Apple’s legal battle with Epic Games continued on the second day of the trial, with Epic Games CEO Tim Sweeney continuing his testimony against Apple.
Sweeney was scorched by Apple’s lawyers and made a few points that seemed favorable to Apple. In addition to mentioning how he prefers Apple’s iPhone and evaluates Apple’s privacy policies, which he seeks to dismantle, Sweeney confirmed that Apple’s 30 percent discount is also the “most common rate” imposed by other platforms.
Microsoft, Sony and Nintendo are making a 30% discount on Epic Games on their platforms and are demanding the use of their in-app purchasing systems, but Sweeney said Epic is not challenging them because it believes in the idea of ”subsidized hardware,” although he also acknowledged that “iPhone” and iOS development is “very similar. “It’s also worth noting that Fortnite makes more money on console platforms than iOS.
Sweeney confirmed that Epic Games has a history of harassment platform manufacturers. Epic Games prompted Sony to allow cross-platform gaming, but Sony eventually took over and demanded additional payment to enable cross-platform capabilities, unlike iOS, where cross-platform play is free and since the creation of Fortnite in the App Store.
Apple said Epic Games uses Apple’s metal API and shared a correspondence where Sweeney and Epic praised Metal in the past as proof that Epic is using Apple’s API and SDK. From an Epic internal email discussing an Apple offer:
We’ve been using Metal for iOS with great effect since its release in 2014. A fast, agile, feature-rich API like Metal is exactly what we need to bring a game designed for modern consoles and desktops to the IPhone battery and iPad. As a developer, he blows OpenGL in every way.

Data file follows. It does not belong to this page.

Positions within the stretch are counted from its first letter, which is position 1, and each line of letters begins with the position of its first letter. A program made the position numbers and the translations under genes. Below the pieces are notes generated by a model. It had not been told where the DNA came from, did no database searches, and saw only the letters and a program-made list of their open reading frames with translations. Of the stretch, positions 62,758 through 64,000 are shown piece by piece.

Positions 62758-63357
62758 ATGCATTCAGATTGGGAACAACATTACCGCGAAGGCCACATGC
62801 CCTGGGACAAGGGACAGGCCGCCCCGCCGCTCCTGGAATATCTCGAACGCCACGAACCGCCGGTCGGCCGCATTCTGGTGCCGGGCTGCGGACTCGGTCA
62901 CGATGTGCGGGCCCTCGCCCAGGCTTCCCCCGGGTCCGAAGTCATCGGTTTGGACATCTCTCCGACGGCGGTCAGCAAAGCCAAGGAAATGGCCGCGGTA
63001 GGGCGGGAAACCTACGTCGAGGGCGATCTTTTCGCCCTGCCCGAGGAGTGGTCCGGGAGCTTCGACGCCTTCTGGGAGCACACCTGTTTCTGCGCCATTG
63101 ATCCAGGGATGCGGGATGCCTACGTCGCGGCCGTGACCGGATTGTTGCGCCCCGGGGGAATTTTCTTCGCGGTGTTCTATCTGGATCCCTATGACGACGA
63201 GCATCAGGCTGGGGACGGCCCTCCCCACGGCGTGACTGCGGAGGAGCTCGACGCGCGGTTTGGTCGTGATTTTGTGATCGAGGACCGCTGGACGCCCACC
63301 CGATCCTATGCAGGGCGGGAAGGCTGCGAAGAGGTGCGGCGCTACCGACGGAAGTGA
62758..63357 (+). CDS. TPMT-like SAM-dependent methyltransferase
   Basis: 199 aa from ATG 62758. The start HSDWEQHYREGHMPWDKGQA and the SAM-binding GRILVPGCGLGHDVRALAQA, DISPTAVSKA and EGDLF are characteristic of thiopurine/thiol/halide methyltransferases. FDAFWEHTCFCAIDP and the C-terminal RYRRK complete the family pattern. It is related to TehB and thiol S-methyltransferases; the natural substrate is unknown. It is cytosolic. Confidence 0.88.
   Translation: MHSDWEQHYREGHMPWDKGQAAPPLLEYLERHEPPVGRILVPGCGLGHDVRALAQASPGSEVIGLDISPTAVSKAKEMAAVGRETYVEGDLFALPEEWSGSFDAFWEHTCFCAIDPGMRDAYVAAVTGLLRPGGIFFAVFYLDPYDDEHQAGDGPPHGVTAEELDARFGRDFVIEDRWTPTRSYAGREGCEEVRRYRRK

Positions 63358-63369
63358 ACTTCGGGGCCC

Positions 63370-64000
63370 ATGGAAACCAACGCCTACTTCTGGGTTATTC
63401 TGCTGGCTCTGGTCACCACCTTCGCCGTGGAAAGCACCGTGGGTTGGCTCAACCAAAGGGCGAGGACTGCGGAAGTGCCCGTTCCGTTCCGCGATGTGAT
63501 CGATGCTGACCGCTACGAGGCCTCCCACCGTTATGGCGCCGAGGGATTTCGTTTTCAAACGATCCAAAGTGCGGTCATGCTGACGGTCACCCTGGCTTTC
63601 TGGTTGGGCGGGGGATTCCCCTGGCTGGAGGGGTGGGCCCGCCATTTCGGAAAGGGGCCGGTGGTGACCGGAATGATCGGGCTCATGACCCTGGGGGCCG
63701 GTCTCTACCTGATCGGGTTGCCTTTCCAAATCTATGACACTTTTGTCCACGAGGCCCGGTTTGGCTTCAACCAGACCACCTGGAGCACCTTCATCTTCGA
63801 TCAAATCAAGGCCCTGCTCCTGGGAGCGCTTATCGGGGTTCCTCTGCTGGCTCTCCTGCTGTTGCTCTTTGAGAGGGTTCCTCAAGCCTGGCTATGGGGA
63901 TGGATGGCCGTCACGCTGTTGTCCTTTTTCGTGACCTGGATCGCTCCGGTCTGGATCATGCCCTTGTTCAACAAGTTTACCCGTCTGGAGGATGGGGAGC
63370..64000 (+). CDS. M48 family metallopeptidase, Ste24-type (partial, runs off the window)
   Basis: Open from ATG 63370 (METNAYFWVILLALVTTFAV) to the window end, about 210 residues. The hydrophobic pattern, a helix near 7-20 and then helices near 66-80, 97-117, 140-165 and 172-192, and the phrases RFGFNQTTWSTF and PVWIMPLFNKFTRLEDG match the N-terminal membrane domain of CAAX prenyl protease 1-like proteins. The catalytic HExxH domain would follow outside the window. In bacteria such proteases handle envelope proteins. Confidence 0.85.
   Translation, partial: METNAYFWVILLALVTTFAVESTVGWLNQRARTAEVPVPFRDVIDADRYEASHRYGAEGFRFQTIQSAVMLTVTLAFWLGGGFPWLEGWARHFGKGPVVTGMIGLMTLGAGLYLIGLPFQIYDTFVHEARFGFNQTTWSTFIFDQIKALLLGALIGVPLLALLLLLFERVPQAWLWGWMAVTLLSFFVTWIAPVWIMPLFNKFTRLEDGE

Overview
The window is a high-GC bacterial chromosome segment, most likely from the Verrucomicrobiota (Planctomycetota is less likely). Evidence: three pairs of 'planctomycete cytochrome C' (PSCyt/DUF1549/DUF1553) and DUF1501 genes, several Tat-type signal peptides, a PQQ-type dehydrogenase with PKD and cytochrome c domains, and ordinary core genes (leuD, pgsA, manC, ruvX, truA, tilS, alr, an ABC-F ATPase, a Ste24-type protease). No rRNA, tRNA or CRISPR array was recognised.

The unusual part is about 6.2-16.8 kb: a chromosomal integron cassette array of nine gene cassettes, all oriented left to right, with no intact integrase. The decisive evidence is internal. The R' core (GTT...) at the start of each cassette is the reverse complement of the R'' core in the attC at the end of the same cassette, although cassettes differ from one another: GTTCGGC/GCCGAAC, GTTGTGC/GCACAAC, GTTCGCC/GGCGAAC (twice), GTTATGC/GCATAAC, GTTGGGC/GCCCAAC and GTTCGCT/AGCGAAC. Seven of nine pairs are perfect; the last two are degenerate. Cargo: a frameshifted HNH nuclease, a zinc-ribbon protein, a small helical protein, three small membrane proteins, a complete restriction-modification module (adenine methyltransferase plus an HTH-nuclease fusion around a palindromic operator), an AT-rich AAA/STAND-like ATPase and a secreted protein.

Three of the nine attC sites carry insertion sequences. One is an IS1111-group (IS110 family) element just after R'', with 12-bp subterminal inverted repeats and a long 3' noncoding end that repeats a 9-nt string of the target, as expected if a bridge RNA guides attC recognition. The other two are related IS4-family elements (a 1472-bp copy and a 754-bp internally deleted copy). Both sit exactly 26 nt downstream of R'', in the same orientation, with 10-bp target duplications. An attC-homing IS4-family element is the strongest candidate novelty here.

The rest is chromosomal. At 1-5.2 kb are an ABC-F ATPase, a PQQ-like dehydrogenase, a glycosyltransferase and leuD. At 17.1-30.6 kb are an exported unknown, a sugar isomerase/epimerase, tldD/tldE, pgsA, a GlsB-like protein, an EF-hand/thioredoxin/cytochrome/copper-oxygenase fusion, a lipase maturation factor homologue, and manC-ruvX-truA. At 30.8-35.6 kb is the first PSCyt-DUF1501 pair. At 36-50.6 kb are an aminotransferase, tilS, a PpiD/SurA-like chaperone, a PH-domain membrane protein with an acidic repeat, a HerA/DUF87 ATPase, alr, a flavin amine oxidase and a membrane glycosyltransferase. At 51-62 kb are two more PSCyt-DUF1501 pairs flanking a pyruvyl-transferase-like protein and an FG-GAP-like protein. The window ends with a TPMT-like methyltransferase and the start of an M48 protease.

Since 2015, Sweeney has been trying to persuade Apple to make the App Store an open platform.
Humorously, when he received Sweeney’s original email, Cook didn’t know who Sweeney was. “Is this the man who was at one of our rehearsals?” he asked Phil Schiller in a forwarded email.
Asked if he would accept a special deal from Apple for a lower commission for the “App Store”, Sweeney said “Yes, I would like to”, which seems to weaken Epic’s argument that his decision to start a lawsuit with Apple was in everyone’s favor. developers.
At the end of today’s interrogation, Sweeney was asked what he would do if Epic Games lost the case. In response, he said Apple would be able to shut down Fortnite and remove Epic Games from the developer program for whatever reason. “We will have to live with the fact that we do not support the iOS platform,” he said.
The legal battle between Apple and Epic will continue for three weeks, with Apple executives like Tim Cook testifying in the third week. We will continue to cover Apple v. Epic while the case continues.